DC has honored that milestone in various ways over the years, with notable celebrations including Michael Uslan and Peter Snejbjerg’s 2003 Elseworlds one-shot Batman: Detective No. 27, and 1991’s Detective Comics #627, in which the Alan Grant/Norm Breyfogle and Marv Wolfman/Jim Aparo creative teams did their own takes on “The Case of the Chemical Syndicate,” and both the original story and a 30th-anniversary version by Mike Friedrich and Bob Brown were reprinted.
This week brings Detective Comics (Vol. 2) #27, and another opportunity to celebrate that original issue, and Batman’s 75th anniversary, which DC does in a 90-page, prestige-format special issue — essentially a trade paperback with some ads in it — featuring contributions from the writers of all four of the main Batman books of the moment and about as strong a list of contributing artists as a reader could hope for.
Oliver Twist meets Occupy Wall Street. That’s the most succinct way to describe the burgeoning comic series Bowery Boys by Ian Bertram and Cory Levine, and after years of it being hinted at online it’s now found a soapbox to tell its story: online for free.
Last week, the duo announced it will serialize the Bowery Boys graphic novel with three pages a week online at BoweryBoysComic.com beginning July 4. Described as “A New York Story,” Bowey Boys is set in 1850s Manhattan, where a group of young men try to reach the brass ring of the American Dream but face obstacles such as political corruption, street gangs, labor unions and rampant racism. At the center of this is Nikolaus McGovern, the only son for a God-fearing union leader who’s in deep over laborer’s rights, and the paths he crosses with politicians, businessmen and entrepreneurs. But in addition to that story, a big draw here is the art by Ian Bertram, a recent graduate of the School of Visual Arts in New York.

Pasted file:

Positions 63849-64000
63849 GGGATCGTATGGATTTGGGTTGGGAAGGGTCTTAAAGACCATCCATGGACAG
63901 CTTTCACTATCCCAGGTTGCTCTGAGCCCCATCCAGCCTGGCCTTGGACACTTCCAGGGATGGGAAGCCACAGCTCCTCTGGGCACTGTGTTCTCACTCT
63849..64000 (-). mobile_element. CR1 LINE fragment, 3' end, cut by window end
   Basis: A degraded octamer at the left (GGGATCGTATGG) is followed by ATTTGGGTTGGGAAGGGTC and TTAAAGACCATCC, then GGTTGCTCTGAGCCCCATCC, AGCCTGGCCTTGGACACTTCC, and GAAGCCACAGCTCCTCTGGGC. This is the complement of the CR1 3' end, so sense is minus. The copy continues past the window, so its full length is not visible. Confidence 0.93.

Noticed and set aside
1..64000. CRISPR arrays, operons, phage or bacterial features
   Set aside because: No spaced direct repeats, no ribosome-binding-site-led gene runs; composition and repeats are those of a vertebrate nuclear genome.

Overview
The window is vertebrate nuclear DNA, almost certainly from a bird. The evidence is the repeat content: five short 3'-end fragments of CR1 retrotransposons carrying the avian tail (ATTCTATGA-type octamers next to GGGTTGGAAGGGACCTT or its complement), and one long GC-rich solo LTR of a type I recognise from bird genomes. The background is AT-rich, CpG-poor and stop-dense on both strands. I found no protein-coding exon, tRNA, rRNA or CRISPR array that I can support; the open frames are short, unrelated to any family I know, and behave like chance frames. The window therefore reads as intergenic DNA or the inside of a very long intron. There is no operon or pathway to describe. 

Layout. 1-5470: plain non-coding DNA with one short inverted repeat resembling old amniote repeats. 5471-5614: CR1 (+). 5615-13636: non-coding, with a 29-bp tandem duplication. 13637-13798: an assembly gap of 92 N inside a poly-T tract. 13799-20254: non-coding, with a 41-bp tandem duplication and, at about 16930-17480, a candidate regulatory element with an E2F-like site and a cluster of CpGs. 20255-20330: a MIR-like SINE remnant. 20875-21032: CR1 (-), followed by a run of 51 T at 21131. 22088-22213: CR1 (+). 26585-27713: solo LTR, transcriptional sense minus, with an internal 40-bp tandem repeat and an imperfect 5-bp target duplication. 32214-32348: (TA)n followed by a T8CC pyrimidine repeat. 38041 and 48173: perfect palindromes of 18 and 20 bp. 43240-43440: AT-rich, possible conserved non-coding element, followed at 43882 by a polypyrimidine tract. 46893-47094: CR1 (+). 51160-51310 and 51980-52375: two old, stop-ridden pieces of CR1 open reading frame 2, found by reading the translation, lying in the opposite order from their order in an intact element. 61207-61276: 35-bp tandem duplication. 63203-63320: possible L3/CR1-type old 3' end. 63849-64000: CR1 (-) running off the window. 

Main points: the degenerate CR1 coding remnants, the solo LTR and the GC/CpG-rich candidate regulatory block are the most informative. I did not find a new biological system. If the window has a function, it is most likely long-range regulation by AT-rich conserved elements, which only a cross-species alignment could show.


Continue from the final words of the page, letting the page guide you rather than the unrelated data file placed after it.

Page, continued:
Here’s a four-page sample of Bowery Boys:
After posting last week about New York’s SVA magazine Ink, I discovered a unique project by one of the artists, Ian Bertram, and writer Cory Levine called Bowery Boys. Described by the authors as a coming of age story about four young men growing up in mid-19th century lower Manhattan, the creators are currently shopping it around to various comic publishers.
“I had recently read an article about how 19th century New York lacked a public sanitation system and garbage would be piled literally chest-high in the streets, and it led me to pitch Ian on a story set against an urban backdrop of the filth and congestion of lower Manhattan in that era,” Levine told CBR. “My thought was that the richness of his line work would really bring the setting to life, and the detail with which he draws would pave the way for the readers to immerse themselves in a period piece.”
Although Bowery Boys was written before Occupy Wall Street existed, it’s inspired by the very same elements even though the setting is over a hundred years apart.
“Bowery Boys definitely tries to tap into the cultural/political zeitgeist, and without affirming or dismissing the OWS movement specifically, it certainly acknowledges that an increasingly loud racket or rabble is demanding our attention and there is merit to that noise.”
Here’s a look at the cover and the first five pages of the series, although the duo plans to have it colored before publication.